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February 26, 2013 5:56 pm
The atmosphere at Mozart’s subscription concerts in Vienna in the 1780s must have been electric. Embarking on life as a freelance composer, Mozart was both organising the concerts and turning out piano concertos for himself to play. This is arguably the greatest series of concertos ever written, but pressure of work meant he often did not have time to write out all the notes in advance and a lot was left to the spur of the moment.
It is difficult to recreate those concerts today. The fortepiano sounds like the distant tinkling of a running tap in most modern halls and few pianists of the first rank have risked using one for Mozart’s concertos, as András Schiff did here, performing a pair of the most substantial concertos with the period-instrument Orchestra of the Age of Enlightenment.
In practical terms this was an unusually successful enterprise. Schiff’s instrument, a copy of an 1802 fortepiano by Paul McNulty, an instrument-maker based in the Czech Republic, made a clean, strong sound, even if the notes did die on the airwaves within seconds of being struck, and positioning it sideways on helped a lot (most pianist-conductors, wanting to see all the players, have their backs to the audience and take the piano lid off, with the result that the sound goes up into the roof).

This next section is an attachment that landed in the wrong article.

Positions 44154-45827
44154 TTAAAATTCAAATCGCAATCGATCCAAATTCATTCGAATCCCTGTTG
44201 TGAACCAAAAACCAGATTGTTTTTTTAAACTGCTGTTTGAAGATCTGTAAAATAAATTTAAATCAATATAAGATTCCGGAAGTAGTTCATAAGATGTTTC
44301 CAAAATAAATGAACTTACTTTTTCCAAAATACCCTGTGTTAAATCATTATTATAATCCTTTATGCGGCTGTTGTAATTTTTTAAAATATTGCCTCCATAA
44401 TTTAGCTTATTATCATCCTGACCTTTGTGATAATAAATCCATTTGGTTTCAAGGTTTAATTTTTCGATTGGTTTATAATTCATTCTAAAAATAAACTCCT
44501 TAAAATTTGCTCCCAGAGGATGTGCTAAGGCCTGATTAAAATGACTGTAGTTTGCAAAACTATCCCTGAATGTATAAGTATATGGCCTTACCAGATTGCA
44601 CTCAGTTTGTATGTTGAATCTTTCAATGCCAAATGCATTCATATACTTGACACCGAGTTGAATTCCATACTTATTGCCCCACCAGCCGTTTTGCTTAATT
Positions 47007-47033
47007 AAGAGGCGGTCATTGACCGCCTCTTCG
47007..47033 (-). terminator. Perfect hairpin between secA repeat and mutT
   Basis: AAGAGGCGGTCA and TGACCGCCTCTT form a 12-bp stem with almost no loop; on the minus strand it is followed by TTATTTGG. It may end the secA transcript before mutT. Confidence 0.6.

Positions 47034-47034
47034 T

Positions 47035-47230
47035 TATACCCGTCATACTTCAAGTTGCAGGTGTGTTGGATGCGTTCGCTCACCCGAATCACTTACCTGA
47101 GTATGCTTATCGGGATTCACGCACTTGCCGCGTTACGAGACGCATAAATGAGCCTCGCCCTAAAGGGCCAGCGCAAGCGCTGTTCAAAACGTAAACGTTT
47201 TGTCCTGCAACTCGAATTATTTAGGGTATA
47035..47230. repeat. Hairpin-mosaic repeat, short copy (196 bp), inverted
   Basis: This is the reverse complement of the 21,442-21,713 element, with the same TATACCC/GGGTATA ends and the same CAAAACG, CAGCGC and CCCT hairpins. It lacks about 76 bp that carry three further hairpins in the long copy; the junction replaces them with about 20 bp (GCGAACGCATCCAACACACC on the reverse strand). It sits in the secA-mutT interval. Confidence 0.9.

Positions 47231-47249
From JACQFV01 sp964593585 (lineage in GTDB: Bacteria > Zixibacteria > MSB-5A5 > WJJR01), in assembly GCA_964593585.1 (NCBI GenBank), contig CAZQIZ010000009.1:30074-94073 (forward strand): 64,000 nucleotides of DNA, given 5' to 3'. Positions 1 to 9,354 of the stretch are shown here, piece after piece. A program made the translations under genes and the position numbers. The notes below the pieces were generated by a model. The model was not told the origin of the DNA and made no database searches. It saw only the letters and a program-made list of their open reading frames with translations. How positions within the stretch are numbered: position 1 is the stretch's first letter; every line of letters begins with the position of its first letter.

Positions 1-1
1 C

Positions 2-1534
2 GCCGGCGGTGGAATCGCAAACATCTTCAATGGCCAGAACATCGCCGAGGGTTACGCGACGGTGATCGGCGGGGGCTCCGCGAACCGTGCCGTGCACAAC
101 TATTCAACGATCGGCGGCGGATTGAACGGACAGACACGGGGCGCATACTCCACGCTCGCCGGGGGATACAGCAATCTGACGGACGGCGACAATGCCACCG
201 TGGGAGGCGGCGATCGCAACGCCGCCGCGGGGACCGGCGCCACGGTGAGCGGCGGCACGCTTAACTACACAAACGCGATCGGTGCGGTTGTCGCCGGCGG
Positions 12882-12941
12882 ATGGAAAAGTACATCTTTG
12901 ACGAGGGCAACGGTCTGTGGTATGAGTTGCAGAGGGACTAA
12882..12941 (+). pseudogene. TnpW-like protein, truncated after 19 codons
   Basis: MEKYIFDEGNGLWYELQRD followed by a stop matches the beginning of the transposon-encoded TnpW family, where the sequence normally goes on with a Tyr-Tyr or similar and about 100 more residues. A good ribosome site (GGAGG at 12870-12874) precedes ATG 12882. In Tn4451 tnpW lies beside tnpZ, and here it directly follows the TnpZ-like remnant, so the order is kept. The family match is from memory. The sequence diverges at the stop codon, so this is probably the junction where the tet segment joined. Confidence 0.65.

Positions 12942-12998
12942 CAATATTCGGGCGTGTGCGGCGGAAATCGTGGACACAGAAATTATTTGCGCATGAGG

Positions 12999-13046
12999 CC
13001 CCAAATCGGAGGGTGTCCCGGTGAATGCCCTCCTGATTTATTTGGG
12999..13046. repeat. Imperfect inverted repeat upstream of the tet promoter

In the early Piano Concerto in E flat, K.271, Schiff was buoyant and brisk. Although he did not capture the sense of music being made on the wing as spontaneously as Robert Levin, fortepiano specialist and a long-time collaborator with the OAE, Schiff did add decorations and cadenzas as he went, making the music sparkle with wit.
A bracing performance of Haydn’s Symphony No.98 was not as detailed in the orchestral playing as it might have been. But then Schiff brought his long years of experience playing Mozart to bear on one of the loftiest of all the subscription concertos, the C Minor, K.491. There was little embellishment this time, but Schiff showed how even a fortepiano can deliver variations of tone colour and attack that gave his intimate exchanges with the wind ensemble an air of Olympian purity. Close one’s eyes and for one evening the Queen Elizabeth Hall might just have been a salon of 18th-century elegance and beauty.
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